As to why these scholarships for whites-only awards or white men tend to not last, they tend to be sponsored by students. Before the current one, there was one by the College Republicans at Boston University. And these are students who are doing this attract publicity, and they generally don't last beyond the students' graduation.

MARTIN: And on this specific perception that Colby Bohannan had, is that white males particularly are at a specific disadvantage, do you have any reflections on that?

Mr. KANTROWITZ: Well, men are underrepresented in college education. For the past decade or two, there has been a shift in college enrollment from men being the majority to women being the majority. I don't have a good explanation for why that shift has occurred, but it's something that I've observed. But the ability of men to win scholarships is about the same as the ability of women, even when you disaggregate it by race.

MARTIN: If you're just joining us, this is TELL ME MORE, from NPR News. We're digging further into this perception that minorities are more likely to receive scholarship money than Caucasians are. Our guest is Mark Kantrowitz. He's a recognized expert on college financing. He's the author of "Secrets to Winning a Scholarship."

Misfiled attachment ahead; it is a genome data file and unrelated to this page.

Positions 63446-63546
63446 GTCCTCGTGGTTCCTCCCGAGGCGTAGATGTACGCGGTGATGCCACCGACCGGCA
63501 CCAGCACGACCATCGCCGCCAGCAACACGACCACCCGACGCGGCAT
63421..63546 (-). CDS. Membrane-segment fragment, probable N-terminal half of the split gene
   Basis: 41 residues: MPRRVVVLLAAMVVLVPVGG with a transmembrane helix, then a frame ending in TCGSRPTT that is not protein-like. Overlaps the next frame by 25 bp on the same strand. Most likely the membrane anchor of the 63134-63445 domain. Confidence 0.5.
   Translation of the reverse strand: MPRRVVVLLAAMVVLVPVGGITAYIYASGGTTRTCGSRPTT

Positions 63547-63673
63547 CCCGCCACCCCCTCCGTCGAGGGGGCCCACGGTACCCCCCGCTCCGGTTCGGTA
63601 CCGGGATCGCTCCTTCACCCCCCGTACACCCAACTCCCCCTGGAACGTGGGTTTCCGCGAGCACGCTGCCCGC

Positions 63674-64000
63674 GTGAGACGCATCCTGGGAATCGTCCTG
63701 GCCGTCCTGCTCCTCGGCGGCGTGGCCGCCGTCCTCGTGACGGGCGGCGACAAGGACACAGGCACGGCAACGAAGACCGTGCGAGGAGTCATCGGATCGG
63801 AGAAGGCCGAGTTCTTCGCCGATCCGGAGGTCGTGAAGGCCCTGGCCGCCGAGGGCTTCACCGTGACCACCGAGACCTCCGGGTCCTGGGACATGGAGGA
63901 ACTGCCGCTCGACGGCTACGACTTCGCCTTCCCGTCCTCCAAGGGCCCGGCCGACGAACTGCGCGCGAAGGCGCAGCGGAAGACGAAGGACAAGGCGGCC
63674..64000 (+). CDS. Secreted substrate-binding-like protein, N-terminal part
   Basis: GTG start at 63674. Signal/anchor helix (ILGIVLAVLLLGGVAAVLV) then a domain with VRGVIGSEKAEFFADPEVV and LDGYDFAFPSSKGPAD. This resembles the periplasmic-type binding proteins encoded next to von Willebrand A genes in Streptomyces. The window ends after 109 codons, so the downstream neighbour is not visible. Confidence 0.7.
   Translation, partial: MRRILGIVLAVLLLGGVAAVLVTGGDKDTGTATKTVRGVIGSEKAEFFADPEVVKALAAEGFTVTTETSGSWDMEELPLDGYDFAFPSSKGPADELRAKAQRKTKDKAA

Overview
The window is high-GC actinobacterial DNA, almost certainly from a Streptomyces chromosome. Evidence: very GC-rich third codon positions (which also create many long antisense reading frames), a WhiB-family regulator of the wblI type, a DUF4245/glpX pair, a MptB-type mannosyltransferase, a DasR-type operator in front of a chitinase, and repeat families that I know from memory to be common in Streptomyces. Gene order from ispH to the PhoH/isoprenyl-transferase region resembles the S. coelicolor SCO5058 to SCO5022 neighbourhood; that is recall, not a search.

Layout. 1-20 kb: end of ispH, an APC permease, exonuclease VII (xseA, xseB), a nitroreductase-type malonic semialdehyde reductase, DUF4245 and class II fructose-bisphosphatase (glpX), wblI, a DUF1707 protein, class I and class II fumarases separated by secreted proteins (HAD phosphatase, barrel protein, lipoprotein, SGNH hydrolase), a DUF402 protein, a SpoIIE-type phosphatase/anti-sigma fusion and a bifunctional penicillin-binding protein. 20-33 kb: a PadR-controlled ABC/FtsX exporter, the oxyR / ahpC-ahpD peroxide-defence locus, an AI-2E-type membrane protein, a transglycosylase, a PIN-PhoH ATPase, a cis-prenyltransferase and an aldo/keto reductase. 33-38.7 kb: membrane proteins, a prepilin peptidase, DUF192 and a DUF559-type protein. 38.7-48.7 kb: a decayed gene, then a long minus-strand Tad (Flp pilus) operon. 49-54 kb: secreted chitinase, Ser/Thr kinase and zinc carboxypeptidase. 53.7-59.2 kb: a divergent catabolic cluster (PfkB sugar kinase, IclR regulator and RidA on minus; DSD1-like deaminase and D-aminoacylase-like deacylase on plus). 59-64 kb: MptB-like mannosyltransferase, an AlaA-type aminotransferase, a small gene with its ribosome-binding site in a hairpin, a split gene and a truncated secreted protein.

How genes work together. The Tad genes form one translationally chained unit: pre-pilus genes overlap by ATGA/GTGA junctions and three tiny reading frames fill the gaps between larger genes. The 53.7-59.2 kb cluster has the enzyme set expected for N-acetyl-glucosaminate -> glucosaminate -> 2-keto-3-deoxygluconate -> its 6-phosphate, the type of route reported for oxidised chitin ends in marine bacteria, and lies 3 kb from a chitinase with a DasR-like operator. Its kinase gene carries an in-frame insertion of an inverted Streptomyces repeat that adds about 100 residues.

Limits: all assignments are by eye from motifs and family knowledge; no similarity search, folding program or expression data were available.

Now, we have been talking about private scholarship money so far, but what about public grants? What's the breakdown there of who tends to receive that money?

Mr. KANTROWITZ: Well, the Pell Grant program, the Caucasian students receive a much lower percentage of the awards. A Caucasian student has about a 20 percent chance of receiving a Pell Grant compared to 38 percent for minority students -a little bit higher for African-American students, a little bit lower for Hispanic students. And that's because the Pell Grant is based on the income and assets of the applicant, and minority students tend to have lower income than Caucasian students.